In this study, feeding enrichment did not seem to evoke any significant behavioural change, probably because, even if new and unusual food items were given, the way they were distributed was like their usual feeding routine. However, when this kind of enrichment was alternated with manipulative enrichment or the food was put into devices (MIX), it had beneficial effects, such as the reduction of abnormal behaviours and an increase in play. One of the key characteristics of a good enrichment programme is novelty. Novelty can be both stressful and enriching at the same time, and it stimulates learning and exploring. However, when the animal finishes learning the properties of an object, the novelty ceases to exist and, with it, the enrichment effect (Buchanan-Smith 2010). The manipulative objects used as enrichment can easily lead to habituation and so they have a limited-time efficiency, but at the same time they give the animal the possibility to have control over its environment. To limit the problem of habituation, it is important to use different objects with different characteristics, to rotate the enrichment and to grant intermittent exposure to enrichment items (Honess and Marin 2006). All these characteristics were present during ME and MIX and the alternation with control periods could have contributed to the efficiency of the enrichment programme. The simultaneous presence of more than one object avoids the development of aggression (Honess and Marin 2006). In our research the presence of enough and non-concentrated food during FE and of more than one object during ME, meant that competition and an increase of aggressive behaviours were avoided.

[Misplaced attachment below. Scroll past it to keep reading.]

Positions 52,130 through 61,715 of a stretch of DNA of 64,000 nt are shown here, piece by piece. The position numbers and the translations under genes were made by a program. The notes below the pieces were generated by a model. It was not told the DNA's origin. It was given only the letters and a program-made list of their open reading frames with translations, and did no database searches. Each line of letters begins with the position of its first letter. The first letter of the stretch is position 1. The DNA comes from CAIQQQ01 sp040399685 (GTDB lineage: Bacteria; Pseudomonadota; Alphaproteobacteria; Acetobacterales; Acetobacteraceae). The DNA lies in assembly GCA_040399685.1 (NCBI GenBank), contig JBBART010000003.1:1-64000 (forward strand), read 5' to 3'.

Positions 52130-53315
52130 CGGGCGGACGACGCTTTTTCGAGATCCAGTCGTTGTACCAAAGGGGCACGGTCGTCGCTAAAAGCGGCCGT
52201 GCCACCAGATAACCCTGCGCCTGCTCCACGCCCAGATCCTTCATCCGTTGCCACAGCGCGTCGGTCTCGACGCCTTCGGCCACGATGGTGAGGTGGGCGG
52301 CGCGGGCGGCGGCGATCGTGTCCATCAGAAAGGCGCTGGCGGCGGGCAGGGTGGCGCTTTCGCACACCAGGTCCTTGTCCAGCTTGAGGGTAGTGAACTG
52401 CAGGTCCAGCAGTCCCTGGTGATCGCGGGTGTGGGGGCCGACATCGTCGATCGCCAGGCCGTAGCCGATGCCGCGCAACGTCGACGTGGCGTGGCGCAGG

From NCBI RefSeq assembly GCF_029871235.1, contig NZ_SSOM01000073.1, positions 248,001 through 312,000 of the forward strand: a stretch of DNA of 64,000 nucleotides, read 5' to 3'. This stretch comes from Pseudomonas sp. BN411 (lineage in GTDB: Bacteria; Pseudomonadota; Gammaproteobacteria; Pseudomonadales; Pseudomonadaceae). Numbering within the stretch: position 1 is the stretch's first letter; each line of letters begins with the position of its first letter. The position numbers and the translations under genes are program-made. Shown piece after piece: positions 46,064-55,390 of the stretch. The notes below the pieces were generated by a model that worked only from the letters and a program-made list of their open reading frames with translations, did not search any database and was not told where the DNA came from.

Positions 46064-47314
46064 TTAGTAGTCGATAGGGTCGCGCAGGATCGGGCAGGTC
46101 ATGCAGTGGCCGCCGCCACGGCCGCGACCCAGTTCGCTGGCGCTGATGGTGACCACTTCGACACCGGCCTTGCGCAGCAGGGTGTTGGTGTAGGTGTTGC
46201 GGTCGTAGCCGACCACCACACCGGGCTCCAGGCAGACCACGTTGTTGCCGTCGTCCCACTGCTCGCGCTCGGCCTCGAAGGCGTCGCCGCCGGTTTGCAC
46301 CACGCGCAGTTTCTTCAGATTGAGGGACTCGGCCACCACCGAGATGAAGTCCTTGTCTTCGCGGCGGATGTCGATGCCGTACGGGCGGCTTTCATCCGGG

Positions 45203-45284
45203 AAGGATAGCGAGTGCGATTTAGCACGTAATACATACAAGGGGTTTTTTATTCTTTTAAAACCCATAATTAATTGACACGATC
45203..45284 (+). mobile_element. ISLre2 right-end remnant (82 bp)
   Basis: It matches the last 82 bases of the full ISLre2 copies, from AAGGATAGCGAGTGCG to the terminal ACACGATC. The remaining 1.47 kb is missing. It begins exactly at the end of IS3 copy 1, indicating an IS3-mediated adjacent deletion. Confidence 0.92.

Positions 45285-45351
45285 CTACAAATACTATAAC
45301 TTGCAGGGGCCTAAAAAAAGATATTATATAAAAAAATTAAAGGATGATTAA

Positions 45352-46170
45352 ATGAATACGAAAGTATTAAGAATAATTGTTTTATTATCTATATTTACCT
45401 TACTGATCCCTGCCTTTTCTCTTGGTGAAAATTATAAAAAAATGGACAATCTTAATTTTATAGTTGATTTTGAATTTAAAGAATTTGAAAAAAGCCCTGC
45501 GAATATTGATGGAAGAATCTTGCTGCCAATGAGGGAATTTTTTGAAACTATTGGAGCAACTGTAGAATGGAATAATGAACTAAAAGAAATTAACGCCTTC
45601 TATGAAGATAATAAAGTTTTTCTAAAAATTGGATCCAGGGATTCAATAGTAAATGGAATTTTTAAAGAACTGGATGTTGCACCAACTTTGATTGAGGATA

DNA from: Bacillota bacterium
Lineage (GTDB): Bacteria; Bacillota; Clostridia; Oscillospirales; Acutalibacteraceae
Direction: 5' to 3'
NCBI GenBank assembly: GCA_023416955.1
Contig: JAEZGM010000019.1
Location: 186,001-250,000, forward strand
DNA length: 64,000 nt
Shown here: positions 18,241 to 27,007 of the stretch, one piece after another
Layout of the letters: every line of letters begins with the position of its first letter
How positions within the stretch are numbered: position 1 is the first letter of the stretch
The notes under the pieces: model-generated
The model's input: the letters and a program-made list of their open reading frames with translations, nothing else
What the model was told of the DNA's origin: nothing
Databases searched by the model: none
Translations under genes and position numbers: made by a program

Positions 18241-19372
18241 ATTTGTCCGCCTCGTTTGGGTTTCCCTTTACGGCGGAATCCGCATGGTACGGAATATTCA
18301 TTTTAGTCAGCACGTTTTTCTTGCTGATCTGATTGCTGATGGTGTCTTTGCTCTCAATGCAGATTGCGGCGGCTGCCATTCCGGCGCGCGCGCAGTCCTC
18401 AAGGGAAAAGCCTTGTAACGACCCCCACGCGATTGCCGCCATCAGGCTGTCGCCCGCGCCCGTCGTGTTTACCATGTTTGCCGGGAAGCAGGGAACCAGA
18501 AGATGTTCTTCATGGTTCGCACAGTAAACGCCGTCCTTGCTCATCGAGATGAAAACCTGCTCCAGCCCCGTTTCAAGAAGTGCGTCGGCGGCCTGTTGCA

Measurement of cortisol or its metabolites in faeces is commonly employed as a non-invasive method to monitor the activation of HPA axis and the stress response and well-being of wild and captive animals (Novak et al. 2013; Keay et al. 2006). Multiple factors can influence cortisol levels, including age, sex, social-rank and reproductive season (Rangel-Negrín et al. 2009; Novak et al. 2013; Takeshita et al. 2014), and one of the limitations of this study was that it was not possible to consider the individual physiological response. Whereas enrichment can lead to positive behavioural changes, evidence of its efficiency on HPA activity is scarce (Novak et al. 2013). In our study, the mean FCM concentration increased slightly during enrichment sessions compared to the control sessions, perhaps because the novelty of enrichment can cause some stress to the animals (Buchanan-Smith 2010). However, because of the small sample size and the numerous factors that can influence HPA activity, hormonal results are difficult to interpret, and further research should be conducted to correlate behaviour, FCM and enrichment effects. In the literature, it was reported that even if the effect of enrichment on glucocorticoid levels is still uncertain, it seems to have anxiolytic effects, with a positive influence in the physiological and behavioural response of the animals to stressors (Fox et al. 2006).
One of the limitations of this study was that the animals had previously received some enrichment, but not daily, and they had access to permanent, structural enrichment in their exhibit. This could have concealed the real effectiveness of the enrichment offered during the research sessions. However, there was previously no studied and programmed enrichment schedule in the centre, the animals did not receive enrichment every day, as during FE, ME and MIX sessions, and the enrichment used in the sessions of the study was totally new to them. Therefore, the positive changes observed in the study underline how a well-studied enrichment programme can have a positive effect on animal behaviour.